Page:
The federal government plans to drop the COVID-19 vaccination border requirements at the end of September and make the ArriveCan application optional. However, New Brunswick border businesses that rely on Americans say the damage has already been done.
“If that happens, we can start promoting our business again to Americans who are not able to visit us because of the vaccine restrictions and ArriveCAN,” said John Slipp, CEO of Woodstock Duty-Free.
For some, the restrictions have kept them out of Canada for years.
“I cried,” said Jane Paul, who was visiting from Pennsylvania. “It’s really wonderful to be back.”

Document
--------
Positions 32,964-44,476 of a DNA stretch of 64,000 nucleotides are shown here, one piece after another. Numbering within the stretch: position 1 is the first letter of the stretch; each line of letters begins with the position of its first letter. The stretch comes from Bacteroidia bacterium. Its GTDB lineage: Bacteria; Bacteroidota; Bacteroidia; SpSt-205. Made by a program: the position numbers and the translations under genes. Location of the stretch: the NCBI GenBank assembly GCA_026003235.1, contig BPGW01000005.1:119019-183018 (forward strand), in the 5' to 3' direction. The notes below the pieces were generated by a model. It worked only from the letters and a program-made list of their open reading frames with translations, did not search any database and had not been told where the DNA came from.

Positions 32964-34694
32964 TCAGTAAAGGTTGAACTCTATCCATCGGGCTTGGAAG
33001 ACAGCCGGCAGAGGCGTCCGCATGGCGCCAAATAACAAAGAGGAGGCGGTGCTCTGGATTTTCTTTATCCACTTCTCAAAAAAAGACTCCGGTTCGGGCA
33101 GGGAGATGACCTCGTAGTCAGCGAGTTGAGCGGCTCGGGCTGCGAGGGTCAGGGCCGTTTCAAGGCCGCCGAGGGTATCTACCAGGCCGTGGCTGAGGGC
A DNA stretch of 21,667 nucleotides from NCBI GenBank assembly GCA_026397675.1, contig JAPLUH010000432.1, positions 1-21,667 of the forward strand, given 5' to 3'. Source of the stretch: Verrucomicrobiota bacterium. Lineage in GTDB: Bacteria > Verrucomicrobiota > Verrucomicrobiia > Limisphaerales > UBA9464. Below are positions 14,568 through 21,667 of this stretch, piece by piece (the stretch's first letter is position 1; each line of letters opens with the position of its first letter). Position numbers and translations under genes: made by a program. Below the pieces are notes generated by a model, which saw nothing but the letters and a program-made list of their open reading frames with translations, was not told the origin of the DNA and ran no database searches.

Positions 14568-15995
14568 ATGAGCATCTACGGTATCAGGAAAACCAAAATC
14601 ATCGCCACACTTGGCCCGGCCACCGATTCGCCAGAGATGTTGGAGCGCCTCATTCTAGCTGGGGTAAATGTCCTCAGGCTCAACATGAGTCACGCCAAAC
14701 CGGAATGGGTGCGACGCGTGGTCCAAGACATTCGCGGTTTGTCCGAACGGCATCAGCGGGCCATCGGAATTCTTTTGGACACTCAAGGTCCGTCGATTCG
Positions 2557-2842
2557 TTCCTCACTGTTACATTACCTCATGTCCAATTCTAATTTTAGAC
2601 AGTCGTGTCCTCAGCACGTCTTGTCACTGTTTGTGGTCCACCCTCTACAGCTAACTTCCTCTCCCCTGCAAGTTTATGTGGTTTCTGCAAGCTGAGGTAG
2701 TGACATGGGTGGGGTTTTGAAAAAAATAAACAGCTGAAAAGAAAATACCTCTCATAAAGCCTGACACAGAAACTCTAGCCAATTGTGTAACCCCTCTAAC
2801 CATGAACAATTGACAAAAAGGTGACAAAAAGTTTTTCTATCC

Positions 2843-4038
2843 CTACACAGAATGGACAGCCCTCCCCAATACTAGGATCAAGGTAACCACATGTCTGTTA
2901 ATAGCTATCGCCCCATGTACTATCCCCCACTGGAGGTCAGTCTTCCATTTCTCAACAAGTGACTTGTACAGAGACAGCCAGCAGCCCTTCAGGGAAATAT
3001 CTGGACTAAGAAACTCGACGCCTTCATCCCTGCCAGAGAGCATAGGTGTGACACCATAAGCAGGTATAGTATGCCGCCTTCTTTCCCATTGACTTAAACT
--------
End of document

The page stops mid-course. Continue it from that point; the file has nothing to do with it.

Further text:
“We couldn’t come for the last two years because of the COVID travel restrictions. So this is our first time,” added Ronald Paul.
The city of Woodstock hopes the easing restrictions will see their regular American traffic return.
“Campgrounds in particular, one of the largest told me that they are at 30 degrees for the laws of the United States this summer, based on what they have done pre-COVID,” Arthur Slipp, Mayor of Woodstock said. “So, there you are. still have a long way to go in terms of recovery.”
But some say it could hurt Canadians buying local.
“One of the things that has been the upside, unfortunately with COVID, is that we’ve had a lot more local shopping and people coming here to shop local,” Slipp said.
The next step for border businesses, when the restrictions go away, is to convince Americans to come back.
“Americans have lost that habit of coming to visit Canada in their normal routines,” Slip said. “Whether it’s for meals or gifts or travel, whatever it may be, this will help.”